Chinese Tesla challenger NIO posts best quarter on record EV deliveries, helping narrow losses and crush analysts’ estimates

Daniel Ren
·4-min read

NIO, the first of three Chinese electric carmakers to raise capital in New York, reported its best quarter since 2018, as a fivefold jump in sales on the back of record deliveries helped it beat analysts’ forecasts.

The Shanghai-based carmaker’s first-quarter sales jumped more than fivefold to 7.98 billion yuan (US$1.23 billion), while its net loss narrowed to 354.5 million yuan, or 0.23 yuan per share, under Chinese accounting rules. That’s better than the loss of 16 US cents per share expected in a poll by Investors’ Business Daily.

Including a one-time loss of 4.4 billion yuan spent buying a 3.3 per cent stake from minority shareholders in its NIO China unit, the group’s loss widened to 4.88 billion yuan during the quarter, under general accounting rules, it said in a New York Stock Exchange filing.

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NIO, the first carmaker to roll out a production model capable of travelling 1,000 kilometres (621 miles) on a single charge, delivered 20,600 electric cars in the first three months of 2021 versus 3,838 a year earlier, mostly to Chinese consumers in the world’s largest vehicles market.

“This will be the year for China’s leading smart electric vehicle companies to chalk up stellar gains,” said David Zhang, an analyst at North China University of Technology. “NIO and its Chinese counterparts are set to benefit from a rising penetration of electric cars although they are still lagging behind Tesla.”

NIO, along with Xpeng and Li Auto, are the most aggressive challengers to Tesla in China, but their sales make up only a small portion of the deliveries by the US carmaker, seen as the bellwether of the industry. Tesla delivered 35,478 electric cars from its Gigafactory 3 in Shanghai in March alone, more than double what its three Chinese rivals sold together.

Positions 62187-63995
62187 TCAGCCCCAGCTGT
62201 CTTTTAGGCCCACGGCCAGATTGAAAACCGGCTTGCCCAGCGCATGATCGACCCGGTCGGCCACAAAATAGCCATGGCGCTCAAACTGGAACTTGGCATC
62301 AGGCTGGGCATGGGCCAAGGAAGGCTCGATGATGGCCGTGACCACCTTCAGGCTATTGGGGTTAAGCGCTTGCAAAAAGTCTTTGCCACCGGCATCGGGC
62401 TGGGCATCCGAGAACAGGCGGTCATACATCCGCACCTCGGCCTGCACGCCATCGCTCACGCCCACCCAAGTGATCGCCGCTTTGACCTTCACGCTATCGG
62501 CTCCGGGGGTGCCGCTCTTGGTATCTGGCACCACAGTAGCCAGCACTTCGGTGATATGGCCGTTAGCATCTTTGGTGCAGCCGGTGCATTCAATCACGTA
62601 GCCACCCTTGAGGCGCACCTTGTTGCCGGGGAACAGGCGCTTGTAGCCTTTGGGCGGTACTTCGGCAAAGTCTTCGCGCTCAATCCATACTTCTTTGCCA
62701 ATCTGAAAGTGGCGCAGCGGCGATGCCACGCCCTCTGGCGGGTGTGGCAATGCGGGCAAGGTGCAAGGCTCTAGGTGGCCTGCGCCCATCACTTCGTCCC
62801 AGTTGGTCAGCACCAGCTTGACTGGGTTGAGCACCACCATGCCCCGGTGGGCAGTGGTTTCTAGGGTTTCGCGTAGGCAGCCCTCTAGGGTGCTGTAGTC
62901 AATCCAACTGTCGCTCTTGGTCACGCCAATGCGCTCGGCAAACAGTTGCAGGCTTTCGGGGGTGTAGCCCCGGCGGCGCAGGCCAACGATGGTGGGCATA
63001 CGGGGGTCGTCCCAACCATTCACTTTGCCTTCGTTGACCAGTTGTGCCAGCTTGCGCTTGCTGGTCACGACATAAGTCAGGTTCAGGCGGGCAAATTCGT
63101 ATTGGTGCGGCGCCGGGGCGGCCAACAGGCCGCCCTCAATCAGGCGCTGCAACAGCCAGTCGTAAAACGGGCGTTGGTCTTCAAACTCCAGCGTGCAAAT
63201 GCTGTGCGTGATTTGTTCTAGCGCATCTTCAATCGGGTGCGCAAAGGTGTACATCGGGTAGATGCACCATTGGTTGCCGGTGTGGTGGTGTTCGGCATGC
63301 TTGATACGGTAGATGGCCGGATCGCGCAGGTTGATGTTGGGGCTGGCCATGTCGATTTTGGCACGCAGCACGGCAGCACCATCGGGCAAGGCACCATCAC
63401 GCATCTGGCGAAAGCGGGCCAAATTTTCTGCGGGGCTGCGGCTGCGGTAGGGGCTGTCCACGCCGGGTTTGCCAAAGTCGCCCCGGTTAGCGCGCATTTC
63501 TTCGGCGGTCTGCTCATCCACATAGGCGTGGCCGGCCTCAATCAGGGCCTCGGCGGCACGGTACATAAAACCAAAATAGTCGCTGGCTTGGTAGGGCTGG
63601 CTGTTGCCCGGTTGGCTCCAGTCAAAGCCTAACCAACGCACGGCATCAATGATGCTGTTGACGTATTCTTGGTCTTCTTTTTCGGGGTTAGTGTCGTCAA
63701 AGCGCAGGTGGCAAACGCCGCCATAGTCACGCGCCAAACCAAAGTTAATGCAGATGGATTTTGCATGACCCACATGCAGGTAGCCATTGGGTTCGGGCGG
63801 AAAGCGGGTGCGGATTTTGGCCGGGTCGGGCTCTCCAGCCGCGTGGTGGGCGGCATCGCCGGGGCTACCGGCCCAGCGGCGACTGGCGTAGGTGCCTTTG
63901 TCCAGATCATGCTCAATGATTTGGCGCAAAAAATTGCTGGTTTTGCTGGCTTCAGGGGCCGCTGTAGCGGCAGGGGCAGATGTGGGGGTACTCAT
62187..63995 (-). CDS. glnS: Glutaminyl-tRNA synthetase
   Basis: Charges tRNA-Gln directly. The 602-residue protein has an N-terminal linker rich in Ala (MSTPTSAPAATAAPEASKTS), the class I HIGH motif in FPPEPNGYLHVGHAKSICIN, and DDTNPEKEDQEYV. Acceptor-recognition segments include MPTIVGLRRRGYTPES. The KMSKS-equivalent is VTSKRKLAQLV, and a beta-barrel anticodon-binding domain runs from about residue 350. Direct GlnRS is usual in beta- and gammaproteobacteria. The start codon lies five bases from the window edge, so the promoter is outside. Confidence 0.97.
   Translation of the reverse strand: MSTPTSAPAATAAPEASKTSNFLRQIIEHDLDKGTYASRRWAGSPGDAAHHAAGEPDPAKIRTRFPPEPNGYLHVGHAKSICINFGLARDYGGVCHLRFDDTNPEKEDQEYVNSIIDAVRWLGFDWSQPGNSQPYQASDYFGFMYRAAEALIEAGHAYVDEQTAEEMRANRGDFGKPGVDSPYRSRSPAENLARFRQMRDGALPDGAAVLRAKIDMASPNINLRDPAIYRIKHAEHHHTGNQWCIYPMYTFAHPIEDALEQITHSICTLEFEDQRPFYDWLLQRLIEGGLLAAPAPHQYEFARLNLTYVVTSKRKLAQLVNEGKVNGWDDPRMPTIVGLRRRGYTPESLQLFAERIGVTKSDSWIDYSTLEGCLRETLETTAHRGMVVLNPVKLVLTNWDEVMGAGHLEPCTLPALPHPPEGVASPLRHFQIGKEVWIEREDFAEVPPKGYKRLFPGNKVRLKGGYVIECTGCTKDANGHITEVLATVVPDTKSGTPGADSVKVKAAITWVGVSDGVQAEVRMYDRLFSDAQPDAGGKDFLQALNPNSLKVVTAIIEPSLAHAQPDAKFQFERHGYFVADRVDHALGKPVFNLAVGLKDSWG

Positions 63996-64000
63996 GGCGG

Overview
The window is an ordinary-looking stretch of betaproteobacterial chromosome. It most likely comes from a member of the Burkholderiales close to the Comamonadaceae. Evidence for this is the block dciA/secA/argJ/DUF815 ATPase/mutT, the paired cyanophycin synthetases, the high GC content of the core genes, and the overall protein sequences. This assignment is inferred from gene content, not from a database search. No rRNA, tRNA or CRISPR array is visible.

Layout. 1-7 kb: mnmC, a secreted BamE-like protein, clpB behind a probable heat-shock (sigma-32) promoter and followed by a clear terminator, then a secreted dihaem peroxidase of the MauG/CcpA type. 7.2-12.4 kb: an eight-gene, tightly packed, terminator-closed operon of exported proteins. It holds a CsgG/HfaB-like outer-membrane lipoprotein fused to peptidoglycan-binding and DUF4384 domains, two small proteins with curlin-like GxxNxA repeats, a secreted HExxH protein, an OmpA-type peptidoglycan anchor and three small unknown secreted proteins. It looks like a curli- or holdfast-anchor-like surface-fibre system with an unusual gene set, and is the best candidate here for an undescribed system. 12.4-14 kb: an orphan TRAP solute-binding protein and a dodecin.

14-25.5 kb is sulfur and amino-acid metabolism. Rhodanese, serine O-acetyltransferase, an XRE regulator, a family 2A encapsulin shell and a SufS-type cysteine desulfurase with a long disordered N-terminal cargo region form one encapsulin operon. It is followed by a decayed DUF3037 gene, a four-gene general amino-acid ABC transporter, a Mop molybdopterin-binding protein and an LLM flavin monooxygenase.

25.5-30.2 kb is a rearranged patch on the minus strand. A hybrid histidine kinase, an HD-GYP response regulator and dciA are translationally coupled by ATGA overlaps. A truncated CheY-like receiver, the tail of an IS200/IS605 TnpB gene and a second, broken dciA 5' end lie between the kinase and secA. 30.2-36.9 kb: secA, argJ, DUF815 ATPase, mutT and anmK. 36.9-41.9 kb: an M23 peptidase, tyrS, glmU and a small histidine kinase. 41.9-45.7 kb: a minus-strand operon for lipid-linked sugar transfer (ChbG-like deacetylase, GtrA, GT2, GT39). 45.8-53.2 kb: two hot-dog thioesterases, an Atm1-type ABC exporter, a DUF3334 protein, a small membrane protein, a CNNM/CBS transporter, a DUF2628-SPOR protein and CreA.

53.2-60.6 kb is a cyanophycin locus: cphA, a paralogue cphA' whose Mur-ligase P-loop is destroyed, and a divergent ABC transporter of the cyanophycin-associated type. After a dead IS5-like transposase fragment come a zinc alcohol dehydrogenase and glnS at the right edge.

The prospects for the coming months may be challenging, NIO said, as the worldwide shortage of semiconductor chips used in everything from games consoles and gadgets to vehicle automation systems is also turning around to bite the assemblers of electric cars.

The interior of Nio’s eC6 electric car during the 19th Shanghai International Automobile Industry Exhibition in Shanghai on April 19, 2021. Photo: AFP
The interior of Nio’s eC6 electric car during the 19th Shanghai International Automobile Industry Exhibition in Shanghai on April 19, 2021. Photo: AFP

“The overall demand for our products continues to be quite strong, but the supply chain is still facing significant challenges due to the semiconductor shortage,” William Li, NIO founder and chief executive, said in a statement. “In light of the strong momentum under a volatile macro environment, we expect to deliver 21,000 to 22,000 vehicles in the second quarter of 2021.”

NIO’s shares fell almost 5.3 per cent overnight to US$38.99 in New York. The stock has surged 11-fold in the past 12 months, giving the six-year-old carmaker US$63.8 billion in market value, more than Ford Motor’s capitalisation.

Earlier this month, Li told a press conference that NIO might lack the semiconductor stockpile to meet its target of assembling 7,500 electric cars in the second quarter.

Nio suspended production for five days at the end of March due to the lack of a US$1 chip. The carmaker expected to secure enough chips in the third quarter, Li said. Gross profit margin improved to 19.5 per cent from 17.2 per cent in the fourth quarter, NIO said.

UBS predicted that 6.6 million new electric vehicles would be sold on the mainland in 2025, nearly sixfold deliveries of 1.17 million units last year. Deliveries are expected to hit 18 million units, or 60 per cent of total new car sales, in 2030, it added.

Oliver Cox, a money manager at JPMorgan Asset Management who invested in NIO and Xpeng’s American depositary shares in his Pacific Technology Fund, said investors should focus on production expertise and market-share gains when investing in unprofitable Chinese EV makers, based on the experience of Tesla’s early production years.

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